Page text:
Property owners should take care to review local ordinances before listing their homes and apartments as vacation rentals online. Over the past few years, the use of websites like Airbnb, VRBO and HomeAway, which allow users to offer short-term rentals of their property, has exploded. Prior to websites like these, owners did not have such easily accessible platforms to market their homes to out-of-town visitors. For this reason, many local zoning ordinances do not address where, and to what extent, these short-term vacation rentals are permitted within a municipality.
However, two recent Commonwealth Court opinions have shed light on the issue in Pennsylvania. First, in Marchenko v. Zoning Hearing Board of Pocono Township, No. 2021 C.D. 2015 (Pa. Commw. Ct. Sept. 19, 2016), the court considered whether short-term vacation rentals, like those offered by the websites above, constitute “single-family dwelling” uses, such that their use is permitted in single-family residential zoning districts.
Tatiana Marchenko (Marchenko) purchased a residential dwelling located in an R-1 Low Density Residential Zoning District in Pocono Township, Monroe County. To assist with paying taxes and other expenses, Marchenko advertised the property for short-term rental on HomeAway.com. Over approximately five months, Marchenko rented the property to third parties on 18 separate occasions for a total of 71 days. Alleging that Marchenko’s use of her property for commercial purposes in an R-1 District was in violation of the Pocono Township Zoning Ordinance (Zoning Ordinance), the zoning officer issued Marchenko a notice of violation. Marchenko appealed to the Pocono Township Zoning Hearing Board (ZHB), which upheld the notice of violation, finding that Marchenko’s use of her home was not a “single-family dwelling” use, but was rather more akin to a commercial “lodge” use, which was not permitted in the R-1 district.
Upon eventual appeal to the Commonwealth Court, the ZHB’s decision was reversed. The court held that Marchenko’s use of the property was a “single-family dwelling” use, despite its frequent use as a vacation rental. The Court noted that Marchenko resided at the property for a majority of the time and that the property was not used purely for transient visitors. The court also held that Marchenko’s use of her property as a short-term vacation rental did not constitute a “lodge” use under the Zoning Ordinance. Therefore, the notice of violation could not be upheld and Marchenko was permitted to continue short-term rentals of her property.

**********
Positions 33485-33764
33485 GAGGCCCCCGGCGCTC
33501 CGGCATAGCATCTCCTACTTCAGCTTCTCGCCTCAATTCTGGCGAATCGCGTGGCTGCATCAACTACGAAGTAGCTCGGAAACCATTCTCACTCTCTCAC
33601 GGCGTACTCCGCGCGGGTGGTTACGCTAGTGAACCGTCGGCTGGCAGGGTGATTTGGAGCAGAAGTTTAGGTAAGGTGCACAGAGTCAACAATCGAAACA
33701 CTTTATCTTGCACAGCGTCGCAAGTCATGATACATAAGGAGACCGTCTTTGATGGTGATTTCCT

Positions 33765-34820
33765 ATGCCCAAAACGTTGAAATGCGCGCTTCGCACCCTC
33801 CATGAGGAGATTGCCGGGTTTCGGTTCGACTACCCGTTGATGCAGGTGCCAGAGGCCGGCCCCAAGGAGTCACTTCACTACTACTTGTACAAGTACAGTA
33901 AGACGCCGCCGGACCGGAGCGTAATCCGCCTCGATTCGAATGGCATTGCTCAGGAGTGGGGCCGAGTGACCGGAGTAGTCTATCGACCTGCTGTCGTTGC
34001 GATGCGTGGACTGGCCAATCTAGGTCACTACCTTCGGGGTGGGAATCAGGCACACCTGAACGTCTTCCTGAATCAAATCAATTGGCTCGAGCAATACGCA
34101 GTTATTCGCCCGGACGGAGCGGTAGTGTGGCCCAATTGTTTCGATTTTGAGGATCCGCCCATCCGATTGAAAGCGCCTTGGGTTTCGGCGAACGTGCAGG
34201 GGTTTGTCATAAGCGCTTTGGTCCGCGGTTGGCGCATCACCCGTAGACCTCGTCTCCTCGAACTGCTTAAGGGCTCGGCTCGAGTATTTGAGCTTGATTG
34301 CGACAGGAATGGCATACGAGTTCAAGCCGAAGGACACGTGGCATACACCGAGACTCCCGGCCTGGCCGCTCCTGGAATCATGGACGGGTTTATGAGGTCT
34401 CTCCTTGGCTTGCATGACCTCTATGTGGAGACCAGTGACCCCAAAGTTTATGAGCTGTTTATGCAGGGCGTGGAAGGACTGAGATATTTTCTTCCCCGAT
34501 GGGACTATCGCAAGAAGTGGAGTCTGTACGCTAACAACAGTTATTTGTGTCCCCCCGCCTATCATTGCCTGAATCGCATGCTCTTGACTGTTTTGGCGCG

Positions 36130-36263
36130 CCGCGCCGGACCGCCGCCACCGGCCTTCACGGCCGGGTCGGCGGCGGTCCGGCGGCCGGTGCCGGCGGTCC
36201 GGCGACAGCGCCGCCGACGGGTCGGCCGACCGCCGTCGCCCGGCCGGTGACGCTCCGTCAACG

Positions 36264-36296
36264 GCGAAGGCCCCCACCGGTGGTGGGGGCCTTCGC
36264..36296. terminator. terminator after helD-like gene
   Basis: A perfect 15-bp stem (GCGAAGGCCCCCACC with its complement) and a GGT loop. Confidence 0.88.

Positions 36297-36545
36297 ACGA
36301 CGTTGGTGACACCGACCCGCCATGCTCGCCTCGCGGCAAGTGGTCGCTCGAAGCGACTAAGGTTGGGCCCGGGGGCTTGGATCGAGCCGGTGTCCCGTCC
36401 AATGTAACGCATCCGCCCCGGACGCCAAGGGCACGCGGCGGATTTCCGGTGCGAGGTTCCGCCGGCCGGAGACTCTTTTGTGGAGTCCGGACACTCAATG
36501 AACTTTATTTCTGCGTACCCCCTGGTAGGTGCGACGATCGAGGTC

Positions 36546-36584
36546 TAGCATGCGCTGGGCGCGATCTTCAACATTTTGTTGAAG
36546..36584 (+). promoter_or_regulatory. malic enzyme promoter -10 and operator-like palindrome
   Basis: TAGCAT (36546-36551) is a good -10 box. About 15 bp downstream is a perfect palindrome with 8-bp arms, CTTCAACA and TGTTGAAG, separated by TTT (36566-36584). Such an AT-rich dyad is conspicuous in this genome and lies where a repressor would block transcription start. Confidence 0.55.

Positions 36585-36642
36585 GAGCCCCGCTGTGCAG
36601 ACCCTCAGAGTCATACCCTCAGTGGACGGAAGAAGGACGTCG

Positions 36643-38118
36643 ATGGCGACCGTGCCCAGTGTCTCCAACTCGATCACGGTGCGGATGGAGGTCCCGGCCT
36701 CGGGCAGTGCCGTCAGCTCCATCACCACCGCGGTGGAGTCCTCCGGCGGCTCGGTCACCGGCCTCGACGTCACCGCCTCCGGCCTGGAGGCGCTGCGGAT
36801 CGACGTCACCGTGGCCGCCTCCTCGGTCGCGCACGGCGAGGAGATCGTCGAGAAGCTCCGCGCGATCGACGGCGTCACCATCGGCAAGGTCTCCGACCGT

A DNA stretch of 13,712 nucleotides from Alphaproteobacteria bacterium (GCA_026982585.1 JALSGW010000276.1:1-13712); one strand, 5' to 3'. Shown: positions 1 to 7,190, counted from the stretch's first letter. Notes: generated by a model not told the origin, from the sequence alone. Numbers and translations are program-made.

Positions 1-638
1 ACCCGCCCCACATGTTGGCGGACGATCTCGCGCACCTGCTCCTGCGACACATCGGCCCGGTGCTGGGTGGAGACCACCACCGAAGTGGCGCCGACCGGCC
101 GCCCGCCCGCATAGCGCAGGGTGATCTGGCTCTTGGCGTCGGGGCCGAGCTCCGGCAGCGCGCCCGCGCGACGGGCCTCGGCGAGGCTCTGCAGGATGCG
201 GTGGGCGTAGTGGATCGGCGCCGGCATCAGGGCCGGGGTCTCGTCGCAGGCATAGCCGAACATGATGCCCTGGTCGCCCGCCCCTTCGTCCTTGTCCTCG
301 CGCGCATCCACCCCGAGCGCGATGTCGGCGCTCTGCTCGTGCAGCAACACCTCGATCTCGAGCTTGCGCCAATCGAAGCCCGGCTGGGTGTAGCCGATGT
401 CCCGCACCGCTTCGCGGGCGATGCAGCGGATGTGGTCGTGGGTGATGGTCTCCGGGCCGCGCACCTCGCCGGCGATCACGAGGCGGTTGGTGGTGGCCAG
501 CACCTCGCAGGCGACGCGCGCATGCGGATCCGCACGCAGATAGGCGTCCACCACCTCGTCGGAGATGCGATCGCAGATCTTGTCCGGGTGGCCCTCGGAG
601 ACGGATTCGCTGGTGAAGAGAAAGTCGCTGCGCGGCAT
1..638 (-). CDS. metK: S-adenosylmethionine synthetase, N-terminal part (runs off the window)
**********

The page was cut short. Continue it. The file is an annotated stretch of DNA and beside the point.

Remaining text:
A second Commonwealth Court opinion, Shvekh v. Zoning Hearing Board of Stroud Township, No. 929 C.D. 2016 (Pa. Commw. Ct. Feb. 6, 2017), also addressed the issue. This time deciding whether short-term rentals constitute improper “tourist homes.”
Irina Shvekh (Shvekh) owned a property located in Stroud Township’s S-1 Special and Recreational District, where “tourist homes” were not permitted. Using AirBnB and VRBO, Shvekh rented the property out 20 to 25 times over a 12 month period, while occupying the residence approximately one week a month. Concluding that this pattern constituted a “tourist home” use under the Zoning Ordinance, the Stroud Township (also located in Monroe County) zoning officer issued Shvekh a notice of violation. Shvekh appealed to the Stroud Township ZHB, which upheld the violation, finding that “short-term, transient rentals [are] more typical of a hotel or tourist home, where vacationers or travelers would not be considered to be maintaining a residence in the ordinary meaning of the phrase.” Taking no additional evidence, the trial court upheld the ZHB’s decision.
Upon appeal to the Commonwealth Court, the ZHB’s decision was reversed. Citing to its earlier decision in Marchenko, the court found that no provision in the Zoning Ordinance specifically prohibited the owner of a single-family home from occasionally renting it out to vacationers. Additionally, the court noted that the amount of time a residence is occupied by the owner, though relevant to some extent, is not the determining factor. Rather, longstanding Pennsylvania precedent requires that any doubt in the interpretation of a zoning ordinance must be resolved in favor of the landowner and the least restrictive use of the land. Because the Zoning Ordinance was ambiguous, and did not specifically exclude short-term rentals from the zoning district in question, Shvekh was permitted to continue marketing her residence on rental websites.
It is important for property owners and municipal officials to be aware of the Marchenko and Shvekh decisions because they stand for the proposition that, in the absence of a zoning ordinance provision specifically addressing or limiting short-term vacation rentals in residential zoning districts, homeowners are permitted to freely market their properties on vacation rental websites. However, before purchasing property intended to be used as a short-term rental, prospective buyers should have an attorney review the applicable zoning ordinance to determine whether restrictions or limitations exist as to the use of the property. Similarly, converting a home to a short-term rental should only be done after a careful review of the zoning ordinance to avoid potential fines from the municipality or the possibility of having to terminate an already agreed upon rental contract with a third party, which might result in damages. In light of the cases above, municipalities will undoubtedly be amending their zoning ordinances to address short-term vacation rentals and it is essential that zoning requirements be reviewed regularly